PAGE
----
This tax is a consumption tax that treats gifts as a form of consumption. It has the advantages of (i) easy development from our current tax (which due to IRAs, 401(k)s, etc is already a hybrid), (ii) ability to accomodate desirable policy objectives such as a deduction for charitable contributions, and (iii) ability to accomodate vertical equity adjustment — i.e., rates can be progressive. Some would criticize thiss flexiblilty as allowing for the very type of complexity that is the subject of current widespread derision. But as a tax lawyer whose practice includes a lot of sales tax disputes, I find it naive for people to think that (i) the sales tax is simple (tax lawyers find this notiion humerous) and (ii) the Fair Tax will somehow forever avoid the array of popular exemptions common in state sales taxes everywhere.

  9. If you do this you will end up paying more in taxes, its just that you will do so later on when you spend the extra money you earned by saving.

    Hmmm. Would you tax charitable giving and inheritance, or would they be exempt?

  10. Ideally, the need for the estate and gift tax would be obviated as the decedent’s savings would be entirely withdrawn in order be distributed to heirs.

    But wouldn’t that be double dipping to the extreme? If a man gifts his grandson fresh out of college $25K from his savings, would the young man have to pay tax on it or would the grandfather have to pay the tax above the amount? Either way, tax was paid on the 25K and then would be taxed again as the kid spends it. That doesn’t seem just to me (neither does sales tax on used cars either!), plus it’s one of those hidden-but-in-plain-sight type taxes which irk me so.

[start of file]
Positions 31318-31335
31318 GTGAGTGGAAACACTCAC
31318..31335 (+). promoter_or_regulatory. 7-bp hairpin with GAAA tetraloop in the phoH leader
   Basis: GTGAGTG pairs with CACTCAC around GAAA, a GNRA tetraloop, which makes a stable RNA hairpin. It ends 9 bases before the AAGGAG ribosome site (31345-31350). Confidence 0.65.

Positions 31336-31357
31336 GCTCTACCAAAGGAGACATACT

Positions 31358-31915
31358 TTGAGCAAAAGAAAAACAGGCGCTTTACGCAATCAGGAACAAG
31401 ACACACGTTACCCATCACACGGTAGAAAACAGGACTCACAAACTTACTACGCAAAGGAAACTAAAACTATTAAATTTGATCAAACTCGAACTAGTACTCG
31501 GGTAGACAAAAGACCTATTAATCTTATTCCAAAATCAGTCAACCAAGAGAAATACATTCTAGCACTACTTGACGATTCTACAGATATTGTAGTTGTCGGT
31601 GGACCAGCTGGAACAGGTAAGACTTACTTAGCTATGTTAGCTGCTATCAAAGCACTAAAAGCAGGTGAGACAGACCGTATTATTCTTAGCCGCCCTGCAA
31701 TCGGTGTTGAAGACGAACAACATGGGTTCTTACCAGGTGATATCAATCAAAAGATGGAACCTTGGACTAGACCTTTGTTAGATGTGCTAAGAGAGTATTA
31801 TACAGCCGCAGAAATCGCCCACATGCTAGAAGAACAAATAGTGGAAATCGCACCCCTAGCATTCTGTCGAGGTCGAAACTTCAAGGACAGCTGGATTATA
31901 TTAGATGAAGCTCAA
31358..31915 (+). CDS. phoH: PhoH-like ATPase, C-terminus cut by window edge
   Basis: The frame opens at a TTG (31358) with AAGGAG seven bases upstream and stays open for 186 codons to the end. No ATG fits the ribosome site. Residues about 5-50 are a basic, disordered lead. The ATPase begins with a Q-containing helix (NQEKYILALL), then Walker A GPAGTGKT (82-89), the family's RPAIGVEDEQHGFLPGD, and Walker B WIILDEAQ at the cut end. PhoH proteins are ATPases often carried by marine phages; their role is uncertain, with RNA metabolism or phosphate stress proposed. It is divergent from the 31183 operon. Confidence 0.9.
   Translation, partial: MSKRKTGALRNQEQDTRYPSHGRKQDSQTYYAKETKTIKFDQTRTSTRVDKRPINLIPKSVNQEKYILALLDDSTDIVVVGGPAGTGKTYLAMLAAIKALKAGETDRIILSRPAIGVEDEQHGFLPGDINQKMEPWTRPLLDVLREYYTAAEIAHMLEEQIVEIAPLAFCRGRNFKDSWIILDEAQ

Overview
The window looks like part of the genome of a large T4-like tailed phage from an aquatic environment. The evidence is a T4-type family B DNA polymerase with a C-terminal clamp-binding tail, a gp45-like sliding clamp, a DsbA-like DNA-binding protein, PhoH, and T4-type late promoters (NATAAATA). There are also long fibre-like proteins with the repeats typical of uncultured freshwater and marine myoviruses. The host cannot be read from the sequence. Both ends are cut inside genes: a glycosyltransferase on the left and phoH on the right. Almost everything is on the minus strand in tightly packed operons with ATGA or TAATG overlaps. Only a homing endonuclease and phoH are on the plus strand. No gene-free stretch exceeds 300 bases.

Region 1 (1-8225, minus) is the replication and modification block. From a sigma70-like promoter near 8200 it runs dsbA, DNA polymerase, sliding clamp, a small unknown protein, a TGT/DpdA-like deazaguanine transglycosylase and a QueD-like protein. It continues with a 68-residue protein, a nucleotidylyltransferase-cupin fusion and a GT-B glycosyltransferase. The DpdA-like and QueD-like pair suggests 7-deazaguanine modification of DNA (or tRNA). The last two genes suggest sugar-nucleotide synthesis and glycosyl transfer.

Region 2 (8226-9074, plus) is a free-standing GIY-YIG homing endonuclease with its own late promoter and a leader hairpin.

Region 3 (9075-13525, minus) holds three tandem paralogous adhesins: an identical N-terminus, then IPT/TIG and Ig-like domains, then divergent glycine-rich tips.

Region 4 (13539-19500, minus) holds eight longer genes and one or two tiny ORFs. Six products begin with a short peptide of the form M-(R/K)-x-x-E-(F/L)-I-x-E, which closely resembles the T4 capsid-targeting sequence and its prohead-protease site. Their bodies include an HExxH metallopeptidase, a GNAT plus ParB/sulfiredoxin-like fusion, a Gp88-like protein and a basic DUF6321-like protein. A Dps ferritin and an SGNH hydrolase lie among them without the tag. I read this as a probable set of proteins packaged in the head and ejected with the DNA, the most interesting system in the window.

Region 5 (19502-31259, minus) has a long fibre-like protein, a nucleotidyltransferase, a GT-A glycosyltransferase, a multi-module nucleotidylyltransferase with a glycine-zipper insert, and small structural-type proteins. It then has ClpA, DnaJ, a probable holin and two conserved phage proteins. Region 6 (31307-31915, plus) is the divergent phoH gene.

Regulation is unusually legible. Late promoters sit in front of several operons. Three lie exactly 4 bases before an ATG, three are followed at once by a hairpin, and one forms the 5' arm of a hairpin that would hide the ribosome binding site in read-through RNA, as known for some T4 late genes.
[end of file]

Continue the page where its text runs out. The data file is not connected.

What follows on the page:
I used to rail against the income tax years ago, but I have come to think it an equitable method – even if it is far from that right now. I wouldn’t like anybody to have to pay a dime of income tax until they reach a certain threshold before any taxes kick in at all and that threshold would be much higher than it is now. I would also like the structure to be more family friendly and to be an incentive for having/keeping a family, etc. I still think there would be need for the EITC, but it might be constituted a little different.

    While I think certain consumption and excise taxes are legitimate, many strike me as nothing more than a means for the “representatives of the poor” to institute a heavily regressive tax on those they champion. It’s like a cynical shell game where they pay lip service and buy votes with largess from treasury. I’ve never heard of a diligent advocate of the poor protesting cigarette, alcohol, used car, and fuel taxes – nor the lottery. All of which are either targeted toward the poor or simply too regressive.

  11. Mike, I don’t believe the Nunn USA tax would require estates to withdraw all savings.

    DC, the FairTax is a sales tax. You can make all the gifts you want but the recipient would pay taxes on whatever they buy with the gift. Essentially, it would hurt charities and eliminate the estate tax.

    My biggest problem with the FairTax is the rate. 30%. That’s asking for a rampant black market. Another problem is that even with the rebate, it’s far too regressive. Then there’s the problem that it’s also a one-off wealth tax that hits everyone’s retirement which wouldn’t be as big a problem if it wasn’t so regressive.

  12. My biggest problem with the FairTax is the rate. 30%. That’s asking for a rampant black market.

    This is a serious concern, but I think it could be addressed by having a VAT instead of a straight sales tax.

    Another problem is that even with the rebate, it’s far too regressive.